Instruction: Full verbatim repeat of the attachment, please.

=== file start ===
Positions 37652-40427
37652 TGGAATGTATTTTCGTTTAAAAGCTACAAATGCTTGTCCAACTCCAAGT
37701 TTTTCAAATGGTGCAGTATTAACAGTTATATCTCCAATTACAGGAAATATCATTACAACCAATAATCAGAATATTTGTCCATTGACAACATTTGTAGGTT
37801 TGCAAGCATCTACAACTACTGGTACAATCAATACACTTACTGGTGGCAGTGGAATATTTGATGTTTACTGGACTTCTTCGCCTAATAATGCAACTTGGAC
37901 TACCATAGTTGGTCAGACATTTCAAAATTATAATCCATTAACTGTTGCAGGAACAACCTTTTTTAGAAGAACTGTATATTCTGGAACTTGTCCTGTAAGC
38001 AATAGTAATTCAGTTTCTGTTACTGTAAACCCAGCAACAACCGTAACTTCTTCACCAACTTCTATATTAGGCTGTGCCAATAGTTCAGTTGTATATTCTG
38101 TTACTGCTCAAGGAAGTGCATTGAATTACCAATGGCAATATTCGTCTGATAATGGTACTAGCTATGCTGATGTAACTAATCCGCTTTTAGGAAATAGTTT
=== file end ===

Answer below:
Positions 37652-40427
37652 TGGAATGTATTTTCGTTTAAAAGCTACAAATGCTTGTCCAACTCCAAGT
37701 TTTTCAAATGGTGCAGTATTAACAGTTATATCTCCAATTACAGGAAATATCATTACAACCAATAATCAGAATATTTGTCCATTGACAACATTTGTAGGTT
37801 TGCAAGCATCTACAACTACTGGTACAATCAATACACTTACTGGTGGCAGTGGAATATTTGATGTTTACTGGACTTCTTCGCCTAATAATGCAACTTGGAC
37901 TACCATAGTTGGTCAGACATTTCAAAATTATAATCCATTAACTGTTGCAGGAACAACCTTTTTTAGAAGAACTGTATATTCTGGAACTTGTCCTGTAAGC
38001 AATAGTAATTCAGTTTCTGTTACTGTAAACCCAGCAACAACCGTAACTTCTTCACCAACTTCTATATTAGGCTGTGCCAATAGTTCAGTTGTATATTCTG
38101 TTACTGCTCAAGGAAGTGCATTGAATTACCAATGGCAATATTCGTCTGATAATGGTACTAGCTATGCTGATGTAACTAATCCGCTTTTAGGAAATAGTTT